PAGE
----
The Benefits of Discussing Life’s Final Passage

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Back to Blog shutterstock 262386968.jpgbenefitsofdiscussing The Benefits of Discussing Life’s Final Passage Support group Mental health Grief Loss and Bereavement Family death Childrens Grief

How did American culture become avoidant of death and mourning? And how does it affect our children’s attitudes toward death? Some experts believe shielding children from death can actually make the event more traumatic

“Children tend to pick up on the message adults give verbally and nonverbally not to go there,” said Patti Anewalt, a grief counselor.

Why is death a foreign concept for so many families? In modern times, is it as simple as “we don’t do death” as a culture? A recent NY Times story argues that part of our avoidance issue is due to people living longer, “Parents haven’t been forced to talk about death because no one significant in their life has died.”

Now more people are coming to realize children should be included in the grieving process, when in the past, “Children were ‘invisible grievers,’” said Vicky Ott, executive director of Fernside, a grief center. Parents used to believe “children are resilient so we don’t need to talk to them about death. I think that’s changed a lot.”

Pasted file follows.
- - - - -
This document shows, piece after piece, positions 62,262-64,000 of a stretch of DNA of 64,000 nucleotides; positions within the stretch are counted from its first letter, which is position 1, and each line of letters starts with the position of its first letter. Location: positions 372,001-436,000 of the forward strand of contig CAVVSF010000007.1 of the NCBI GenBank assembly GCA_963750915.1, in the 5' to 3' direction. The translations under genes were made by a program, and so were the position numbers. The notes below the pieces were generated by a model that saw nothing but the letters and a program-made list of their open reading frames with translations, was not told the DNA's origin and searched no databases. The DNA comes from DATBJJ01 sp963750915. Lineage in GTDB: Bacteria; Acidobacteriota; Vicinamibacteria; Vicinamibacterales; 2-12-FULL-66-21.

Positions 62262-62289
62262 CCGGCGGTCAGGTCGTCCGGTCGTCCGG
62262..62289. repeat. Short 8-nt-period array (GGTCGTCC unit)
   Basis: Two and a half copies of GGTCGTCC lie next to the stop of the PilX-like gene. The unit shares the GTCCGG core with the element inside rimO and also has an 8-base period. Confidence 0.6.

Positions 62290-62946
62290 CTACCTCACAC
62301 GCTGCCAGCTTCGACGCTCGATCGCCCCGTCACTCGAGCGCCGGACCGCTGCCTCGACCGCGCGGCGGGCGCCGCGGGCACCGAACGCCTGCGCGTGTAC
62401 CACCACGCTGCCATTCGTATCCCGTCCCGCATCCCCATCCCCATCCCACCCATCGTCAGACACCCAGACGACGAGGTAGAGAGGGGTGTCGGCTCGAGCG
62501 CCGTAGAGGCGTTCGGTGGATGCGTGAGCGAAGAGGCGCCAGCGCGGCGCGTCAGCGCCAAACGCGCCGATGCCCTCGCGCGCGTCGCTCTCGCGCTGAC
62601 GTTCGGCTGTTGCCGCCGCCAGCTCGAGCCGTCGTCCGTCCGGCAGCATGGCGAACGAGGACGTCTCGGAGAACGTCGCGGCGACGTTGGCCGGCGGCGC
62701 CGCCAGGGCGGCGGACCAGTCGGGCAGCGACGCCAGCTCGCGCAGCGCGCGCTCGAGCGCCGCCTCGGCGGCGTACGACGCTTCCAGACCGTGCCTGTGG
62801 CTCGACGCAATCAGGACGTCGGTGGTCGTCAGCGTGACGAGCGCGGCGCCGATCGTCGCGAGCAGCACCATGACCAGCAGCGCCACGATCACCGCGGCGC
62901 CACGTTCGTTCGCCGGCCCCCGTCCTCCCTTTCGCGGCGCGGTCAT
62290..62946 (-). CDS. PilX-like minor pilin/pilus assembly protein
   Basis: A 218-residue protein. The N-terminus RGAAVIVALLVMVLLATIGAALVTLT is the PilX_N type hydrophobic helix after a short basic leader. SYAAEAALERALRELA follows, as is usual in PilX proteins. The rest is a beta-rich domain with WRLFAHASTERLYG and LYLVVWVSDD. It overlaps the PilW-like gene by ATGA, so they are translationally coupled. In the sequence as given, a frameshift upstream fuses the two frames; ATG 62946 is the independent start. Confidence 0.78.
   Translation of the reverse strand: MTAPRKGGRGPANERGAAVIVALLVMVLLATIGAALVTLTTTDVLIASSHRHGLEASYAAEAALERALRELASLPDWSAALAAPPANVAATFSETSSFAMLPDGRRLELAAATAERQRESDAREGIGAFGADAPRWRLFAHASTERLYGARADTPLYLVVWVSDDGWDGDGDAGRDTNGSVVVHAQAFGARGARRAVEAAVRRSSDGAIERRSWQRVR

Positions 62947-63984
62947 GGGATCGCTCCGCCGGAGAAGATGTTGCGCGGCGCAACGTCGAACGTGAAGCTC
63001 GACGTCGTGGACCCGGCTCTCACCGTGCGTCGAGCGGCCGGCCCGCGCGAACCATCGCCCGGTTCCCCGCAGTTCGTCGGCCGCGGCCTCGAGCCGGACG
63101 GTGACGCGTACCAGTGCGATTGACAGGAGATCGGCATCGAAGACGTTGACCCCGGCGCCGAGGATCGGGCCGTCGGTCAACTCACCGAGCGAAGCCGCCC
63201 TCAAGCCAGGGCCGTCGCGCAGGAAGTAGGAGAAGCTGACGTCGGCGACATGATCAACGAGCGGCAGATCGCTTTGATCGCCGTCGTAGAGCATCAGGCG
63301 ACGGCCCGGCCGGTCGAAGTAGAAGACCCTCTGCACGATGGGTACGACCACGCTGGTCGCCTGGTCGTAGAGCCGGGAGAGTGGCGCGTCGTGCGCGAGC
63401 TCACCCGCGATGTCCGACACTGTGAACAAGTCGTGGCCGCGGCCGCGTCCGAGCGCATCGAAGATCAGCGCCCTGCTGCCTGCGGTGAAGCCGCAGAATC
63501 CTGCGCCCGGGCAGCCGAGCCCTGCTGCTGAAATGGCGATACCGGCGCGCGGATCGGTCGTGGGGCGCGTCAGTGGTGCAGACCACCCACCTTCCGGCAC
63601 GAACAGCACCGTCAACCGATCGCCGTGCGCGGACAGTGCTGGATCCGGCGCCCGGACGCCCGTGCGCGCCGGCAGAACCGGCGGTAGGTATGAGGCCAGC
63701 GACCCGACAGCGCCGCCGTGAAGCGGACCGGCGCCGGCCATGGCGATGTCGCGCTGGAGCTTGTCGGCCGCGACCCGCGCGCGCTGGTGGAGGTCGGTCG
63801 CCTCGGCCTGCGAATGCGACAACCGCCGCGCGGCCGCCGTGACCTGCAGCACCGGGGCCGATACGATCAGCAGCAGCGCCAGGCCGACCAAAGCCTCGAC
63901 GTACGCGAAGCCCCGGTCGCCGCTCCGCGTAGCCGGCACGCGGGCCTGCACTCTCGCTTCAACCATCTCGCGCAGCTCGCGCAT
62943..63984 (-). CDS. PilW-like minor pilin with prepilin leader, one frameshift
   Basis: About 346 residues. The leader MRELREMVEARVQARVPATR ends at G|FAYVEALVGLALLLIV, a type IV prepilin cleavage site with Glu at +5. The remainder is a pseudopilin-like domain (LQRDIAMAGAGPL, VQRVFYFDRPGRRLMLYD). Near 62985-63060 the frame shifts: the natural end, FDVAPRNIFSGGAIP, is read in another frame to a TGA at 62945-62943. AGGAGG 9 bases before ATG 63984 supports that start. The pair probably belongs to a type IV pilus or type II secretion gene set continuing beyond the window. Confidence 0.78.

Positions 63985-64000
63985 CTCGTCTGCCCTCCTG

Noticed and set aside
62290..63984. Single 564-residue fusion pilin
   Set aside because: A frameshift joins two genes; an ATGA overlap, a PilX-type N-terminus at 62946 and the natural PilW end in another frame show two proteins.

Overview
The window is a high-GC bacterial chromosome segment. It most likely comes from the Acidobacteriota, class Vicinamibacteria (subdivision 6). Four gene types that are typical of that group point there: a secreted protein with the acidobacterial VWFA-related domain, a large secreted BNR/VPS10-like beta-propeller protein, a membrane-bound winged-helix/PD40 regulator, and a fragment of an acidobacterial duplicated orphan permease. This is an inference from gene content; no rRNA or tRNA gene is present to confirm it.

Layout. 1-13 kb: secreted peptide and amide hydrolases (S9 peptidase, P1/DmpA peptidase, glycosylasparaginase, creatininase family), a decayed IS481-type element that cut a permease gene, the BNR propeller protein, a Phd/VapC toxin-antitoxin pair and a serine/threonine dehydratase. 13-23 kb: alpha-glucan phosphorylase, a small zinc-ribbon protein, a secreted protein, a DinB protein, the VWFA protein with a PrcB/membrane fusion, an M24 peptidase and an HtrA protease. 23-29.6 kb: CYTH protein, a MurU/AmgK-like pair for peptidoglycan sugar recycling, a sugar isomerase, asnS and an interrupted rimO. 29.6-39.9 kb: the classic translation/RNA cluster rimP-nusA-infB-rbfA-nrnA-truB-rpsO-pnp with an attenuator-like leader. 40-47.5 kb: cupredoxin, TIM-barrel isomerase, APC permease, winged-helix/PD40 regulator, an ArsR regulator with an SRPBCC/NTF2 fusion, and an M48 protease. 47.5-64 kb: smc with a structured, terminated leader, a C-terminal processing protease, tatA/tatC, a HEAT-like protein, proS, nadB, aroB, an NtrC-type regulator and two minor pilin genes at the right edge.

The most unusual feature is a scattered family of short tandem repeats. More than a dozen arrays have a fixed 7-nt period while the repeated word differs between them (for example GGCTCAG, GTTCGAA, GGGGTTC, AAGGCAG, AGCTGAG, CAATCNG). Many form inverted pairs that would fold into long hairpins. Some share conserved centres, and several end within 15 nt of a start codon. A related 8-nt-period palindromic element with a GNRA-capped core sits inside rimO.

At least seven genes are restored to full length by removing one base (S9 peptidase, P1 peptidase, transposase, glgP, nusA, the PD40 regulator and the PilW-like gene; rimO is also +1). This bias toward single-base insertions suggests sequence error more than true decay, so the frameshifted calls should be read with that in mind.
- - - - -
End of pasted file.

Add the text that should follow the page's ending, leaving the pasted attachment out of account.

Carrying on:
As attitudes shift, we are seeing an increase in bereavement programs for children in America, including these highlighted in the story:

  • The rise of hospice care is changing the face of the conversation as many today provide bereavement services for children
  • Grief centers for children are on the rise; there are more than 300 nationwide, up from 204 in 2002
  • There are over 150 support groups for children
  • Grief camps are places where children can talk openly about death
  • Funeral homes are engaging children by offering children’s lounges

When it comes to death, “Kids are resilient, but not in a vacuum,” said Donna Schuurman, Director of the Dougy Center for Grieving Children, “They do better when they see someone understands what they’re going through.”

Read the story here:

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